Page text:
One solution is to use Excel's Data Table feature. The Data Table is one of the What-If Analysis options available (in Excel 2007 -- I can't confirm this, but I assume it's still in Excel 2010). The following is an example of how to use this feature, which should be useful because the Microsoft help file is light on instruction IMO.

To use your example, you want to calculate the formula = 3**x*+15 for several different values of *x*. Where `B1`

holds some dummy value of *x*, enter the following in `C2`

:

```
=3*B1+15
```

In B3 and down, enter the *x* values you want to test.

Now that you have the framework for your data table, you can perform a What-if analysis. Select your entire table framework (`B2:C8`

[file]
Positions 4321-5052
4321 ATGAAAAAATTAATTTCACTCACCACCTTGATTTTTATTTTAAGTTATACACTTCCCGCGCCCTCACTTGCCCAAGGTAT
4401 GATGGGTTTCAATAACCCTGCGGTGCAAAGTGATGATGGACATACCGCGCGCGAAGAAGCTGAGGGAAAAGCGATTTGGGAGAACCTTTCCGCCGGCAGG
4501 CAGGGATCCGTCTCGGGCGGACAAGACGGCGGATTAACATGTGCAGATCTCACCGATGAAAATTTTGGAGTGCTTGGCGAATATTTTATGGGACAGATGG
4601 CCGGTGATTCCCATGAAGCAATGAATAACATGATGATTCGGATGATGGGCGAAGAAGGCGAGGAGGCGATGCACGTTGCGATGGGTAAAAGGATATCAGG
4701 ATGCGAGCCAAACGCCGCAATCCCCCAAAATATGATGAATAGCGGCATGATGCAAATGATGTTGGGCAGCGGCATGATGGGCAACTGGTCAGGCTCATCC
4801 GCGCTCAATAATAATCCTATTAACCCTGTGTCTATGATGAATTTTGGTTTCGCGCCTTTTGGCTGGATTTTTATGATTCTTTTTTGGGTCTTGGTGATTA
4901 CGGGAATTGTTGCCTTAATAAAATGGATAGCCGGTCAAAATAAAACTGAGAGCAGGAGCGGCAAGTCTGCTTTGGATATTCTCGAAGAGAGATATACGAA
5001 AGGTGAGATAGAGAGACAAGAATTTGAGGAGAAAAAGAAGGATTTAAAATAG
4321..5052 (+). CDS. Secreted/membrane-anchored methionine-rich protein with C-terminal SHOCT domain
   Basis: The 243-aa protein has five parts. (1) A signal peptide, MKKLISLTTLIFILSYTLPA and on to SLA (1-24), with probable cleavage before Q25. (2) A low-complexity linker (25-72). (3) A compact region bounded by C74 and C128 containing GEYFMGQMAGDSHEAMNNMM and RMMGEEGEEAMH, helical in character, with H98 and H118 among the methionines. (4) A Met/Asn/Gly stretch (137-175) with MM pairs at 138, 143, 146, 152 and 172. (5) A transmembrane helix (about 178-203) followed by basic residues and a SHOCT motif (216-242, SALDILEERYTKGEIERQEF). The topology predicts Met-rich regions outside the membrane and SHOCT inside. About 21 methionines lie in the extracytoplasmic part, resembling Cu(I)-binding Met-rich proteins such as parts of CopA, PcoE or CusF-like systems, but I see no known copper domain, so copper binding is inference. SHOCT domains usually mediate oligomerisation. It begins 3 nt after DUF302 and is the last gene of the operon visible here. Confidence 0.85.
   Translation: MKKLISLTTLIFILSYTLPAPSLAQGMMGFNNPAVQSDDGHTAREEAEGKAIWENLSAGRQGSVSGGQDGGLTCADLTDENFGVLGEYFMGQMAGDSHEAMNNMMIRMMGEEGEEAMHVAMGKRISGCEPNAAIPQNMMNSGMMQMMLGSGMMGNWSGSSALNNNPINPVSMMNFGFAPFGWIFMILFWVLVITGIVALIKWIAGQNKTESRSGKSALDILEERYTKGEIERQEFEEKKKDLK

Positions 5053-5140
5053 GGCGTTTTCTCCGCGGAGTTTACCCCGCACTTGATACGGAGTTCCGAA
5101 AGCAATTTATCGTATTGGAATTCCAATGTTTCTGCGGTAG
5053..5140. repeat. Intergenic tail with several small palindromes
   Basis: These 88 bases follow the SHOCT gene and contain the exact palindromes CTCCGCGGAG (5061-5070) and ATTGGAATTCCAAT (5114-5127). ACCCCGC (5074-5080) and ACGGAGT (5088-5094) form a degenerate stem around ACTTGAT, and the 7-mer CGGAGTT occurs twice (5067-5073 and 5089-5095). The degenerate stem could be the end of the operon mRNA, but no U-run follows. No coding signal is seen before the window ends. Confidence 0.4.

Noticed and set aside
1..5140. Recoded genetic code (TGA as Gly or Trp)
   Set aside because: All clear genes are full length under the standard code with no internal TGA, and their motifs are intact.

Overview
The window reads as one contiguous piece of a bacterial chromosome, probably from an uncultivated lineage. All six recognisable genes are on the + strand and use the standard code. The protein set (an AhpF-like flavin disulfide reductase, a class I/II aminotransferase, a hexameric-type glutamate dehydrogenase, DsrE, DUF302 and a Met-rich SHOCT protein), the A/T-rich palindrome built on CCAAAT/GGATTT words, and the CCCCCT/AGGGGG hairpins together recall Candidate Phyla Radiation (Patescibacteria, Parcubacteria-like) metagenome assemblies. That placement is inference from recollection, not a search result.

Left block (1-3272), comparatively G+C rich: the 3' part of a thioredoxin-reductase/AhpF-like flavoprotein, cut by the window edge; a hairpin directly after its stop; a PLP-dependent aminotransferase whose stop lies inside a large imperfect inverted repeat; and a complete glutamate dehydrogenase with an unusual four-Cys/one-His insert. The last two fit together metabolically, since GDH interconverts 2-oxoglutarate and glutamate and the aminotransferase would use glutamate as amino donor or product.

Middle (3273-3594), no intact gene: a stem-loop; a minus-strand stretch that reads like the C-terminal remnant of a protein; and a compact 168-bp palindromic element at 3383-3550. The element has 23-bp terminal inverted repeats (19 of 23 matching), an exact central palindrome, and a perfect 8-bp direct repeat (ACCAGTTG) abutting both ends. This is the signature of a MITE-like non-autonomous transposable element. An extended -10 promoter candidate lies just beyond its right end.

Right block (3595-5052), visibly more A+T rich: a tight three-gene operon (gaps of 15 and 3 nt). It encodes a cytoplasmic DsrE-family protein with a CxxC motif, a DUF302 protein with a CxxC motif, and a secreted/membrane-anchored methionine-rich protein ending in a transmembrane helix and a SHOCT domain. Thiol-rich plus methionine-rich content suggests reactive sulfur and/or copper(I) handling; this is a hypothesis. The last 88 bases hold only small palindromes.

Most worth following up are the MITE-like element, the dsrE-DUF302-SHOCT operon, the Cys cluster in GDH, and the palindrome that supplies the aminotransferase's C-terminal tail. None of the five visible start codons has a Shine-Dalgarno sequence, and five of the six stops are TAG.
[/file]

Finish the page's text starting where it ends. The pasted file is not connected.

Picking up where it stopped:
in this example, which includes the values and the formula). Now, on the Data ribbon, select 'What-if Analysis' -> 'Data Table...'. In the dialog, enter the address of your dummy cell to which your formula refers in the Column input field. (If you table is set up horizontally rather than vertically, you should enter the address in the row input field.)

Click OK and observe that your table is filled with the appropriate output values for each input value.

While this solution may not offer the flexibility a UDF would offer, I think it does essentially what you are asking. Your example formula is simple and can just as well be filled down, but I assume you have your reasons for wanting to use the formula in this way. Data tables are ideal for situations where you have lots of data that depend on the dummy value, and the formula you want to evaluate for different values refers to that dependent data. For instance, I've used this feature to generate ROC curves quickly by calculating sensitivity and specificity at different thresholds.